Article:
Indeed, the traditional model might well be understood as highly receptive to special interest groups in a way similar to that of the contemporary model, except that the number of groups are far fewer and unmarked. The special interest group(s) are those situated in the dominant realms of the “citizen” collective and can wield the power and influence that their position affords to access the processes of science at points conducive to their own agenda and objectives.

While there may indeed be special interest groups in the traditional model that are consciously organized and understood in the same way as they are understood in the contemporary model of science, I am more interested in pointing out the rather un(officially)organized and likely even unconscious interest groups that seem to have shaped the science-citizen relationship in significant ways. For example, feminist theorists have pointed to the ways in which science has long embodied androcentric values and norms. One result of this was (is), as Carla Fehr discussed in a separate talk at this symposium, a lengthy history of sharp misrepresentations of gender and sex, systemic mis-observations and disinterest in relevant and significant information. As Fehr explained, it’s not necessarily that scientists and knowledge practitioners were (are) necessarily ‘bad’ at what they did or that they had disingenuous intentions. More significantly, the science entailed the values and norms of the social context in which they developed. As a result, the interests of those citizens whose interests correspond with androcentric norms and values are taken up in the scientific process, at all points of possible entry. Though unnamed and unmarked as a special interest group in the way in which they are currently understood, and perhaps not even really fitting within the framework of this term at all, there seems to be a degree of commensurability in that one group of citizens among others had more (perhaps tacit but at least concentrated) access, influence, and impact on the scientific enterprise. Similar arguments could be made if one looked from the perspective of class, race, sexual orientation, and so on.

There is much worry about the erosion of trust inherent in the new network science model. But I wonder if the discomfort is really about a lack of reliability (or perceived lack) of science and scientific claims or about the transfer of power/influence from a concentration in dominant social factions to a dispersed and sprawling web of diverse people with diverse interests.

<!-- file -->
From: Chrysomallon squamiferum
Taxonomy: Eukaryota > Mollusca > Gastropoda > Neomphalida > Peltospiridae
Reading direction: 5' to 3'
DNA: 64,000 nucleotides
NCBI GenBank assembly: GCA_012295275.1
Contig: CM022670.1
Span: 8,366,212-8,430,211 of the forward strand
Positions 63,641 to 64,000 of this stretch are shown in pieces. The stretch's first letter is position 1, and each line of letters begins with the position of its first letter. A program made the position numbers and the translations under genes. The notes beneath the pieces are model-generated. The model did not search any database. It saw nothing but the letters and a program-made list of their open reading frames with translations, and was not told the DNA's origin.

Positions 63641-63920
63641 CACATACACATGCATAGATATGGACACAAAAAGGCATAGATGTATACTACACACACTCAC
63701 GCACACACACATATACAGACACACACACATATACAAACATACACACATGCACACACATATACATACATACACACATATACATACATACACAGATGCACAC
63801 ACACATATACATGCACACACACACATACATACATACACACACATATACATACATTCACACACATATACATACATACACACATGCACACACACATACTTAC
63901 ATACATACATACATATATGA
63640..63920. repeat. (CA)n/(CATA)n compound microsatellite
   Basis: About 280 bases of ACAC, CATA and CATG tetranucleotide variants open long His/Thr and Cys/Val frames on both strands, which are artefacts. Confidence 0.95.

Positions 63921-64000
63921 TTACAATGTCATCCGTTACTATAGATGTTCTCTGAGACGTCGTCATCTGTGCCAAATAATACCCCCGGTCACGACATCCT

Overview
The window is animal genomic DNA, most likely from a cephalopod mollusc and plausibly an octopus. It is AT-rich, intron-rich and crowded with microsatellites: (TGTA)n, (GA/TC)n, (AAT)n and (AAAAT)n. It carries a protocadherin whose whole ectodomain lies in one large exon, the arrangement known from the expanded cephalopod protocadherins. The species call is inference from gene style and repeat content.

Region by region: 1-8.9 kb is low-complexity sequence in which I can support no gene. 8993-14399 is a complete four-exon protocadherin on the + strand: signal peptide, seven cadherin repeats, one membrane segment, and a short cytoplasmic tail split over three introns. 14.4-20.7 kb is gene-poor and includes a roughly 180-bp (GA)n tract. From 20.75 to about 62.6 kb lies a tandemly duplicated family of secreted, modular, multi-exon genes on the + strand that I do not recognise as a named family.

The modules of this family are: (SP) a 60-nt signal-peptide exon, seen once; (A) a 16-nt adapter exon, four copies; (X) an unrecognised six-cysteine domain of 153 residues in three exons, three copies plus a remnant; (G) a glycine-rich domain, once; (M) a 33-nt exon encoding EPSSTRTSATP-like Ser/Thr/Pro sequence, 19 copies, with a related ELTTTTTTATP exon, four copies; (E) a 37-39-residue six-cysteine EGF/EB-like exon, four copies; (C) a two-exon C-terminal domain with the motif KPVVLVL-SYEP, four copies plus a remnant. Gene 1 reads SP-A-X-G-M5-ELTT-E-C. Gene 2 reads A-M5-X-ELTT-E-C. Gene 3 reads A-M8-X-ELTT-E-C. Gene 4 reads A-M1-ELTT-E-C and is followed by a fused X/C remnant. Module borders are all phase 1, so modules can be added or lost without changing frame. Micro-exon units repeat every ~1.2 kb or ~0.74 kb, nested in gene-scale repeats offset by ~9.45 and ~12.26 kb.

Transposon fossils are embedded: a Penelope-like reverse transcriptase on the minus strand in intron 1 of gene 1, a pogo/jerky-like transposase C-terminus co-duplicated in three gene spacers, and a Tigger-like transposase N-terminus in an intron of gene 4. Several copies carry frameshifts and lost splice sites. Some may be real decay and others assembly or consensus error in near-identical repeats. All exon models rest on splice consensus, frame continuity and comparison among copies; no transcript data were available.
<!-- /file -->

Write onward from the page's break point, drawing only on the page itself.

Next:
I don’t think, however, that a more democratic type of science in itself (whatever ‘democratic” might actually mean other than some basic notion of distributed political power), can offer any advantages in regards to challenging biases in science. It may appear that a system in which the many rather than the few have influence on the knowledge economy and participation in the scientific enterprise is better equipped to ensure that a diversity of interests are represented, but if cultural norms and values are not attended to and still entail serious social inequalities then they will continue to infuse the same biases—en masse rather than from concentrate. What I mean is that so long as our cultural norms and values embrace, endorse, sustain and reproduce dominant ideals to the benefit of some and detriment of others (in unethical proportions) such power discrepancies, such as those articulated in the feminist critiques of science, may indeed be more democratic but may not be any less hierarchical or bias and value laden.

Indeed, it seems to me that there is a risk that the democratization of science may entrench the biases even more. It’s one thing to petition a central governing body to reconsider the implicit values and assumptions of the conceptual framework in which the relationship between citizens and science is situated, but it’s quite another to motivate collective reflexivity and undertake a mass persuasion project.

I do not have anything close to a good solution, and in fact, I am not even sure if I have sufficiently articulated problem. I do think, however, that at the very least there are a number or worthy questions.

2 thoughts on “Citizens and Science: Really?

  1. Really estimulating lecture, thank you! But this part sounds to me quite pessimistic: “I don’t think, however, that a more democratic type of science (whatever ‘democratic” might actually mean other than some basic notion of distributed political power), can offer any advantages in regards to challenging biases in science.”


    1. Yeah, I think you’re right. It is too pessimistic–I added “on its own” which I think is more the point I was trying to make.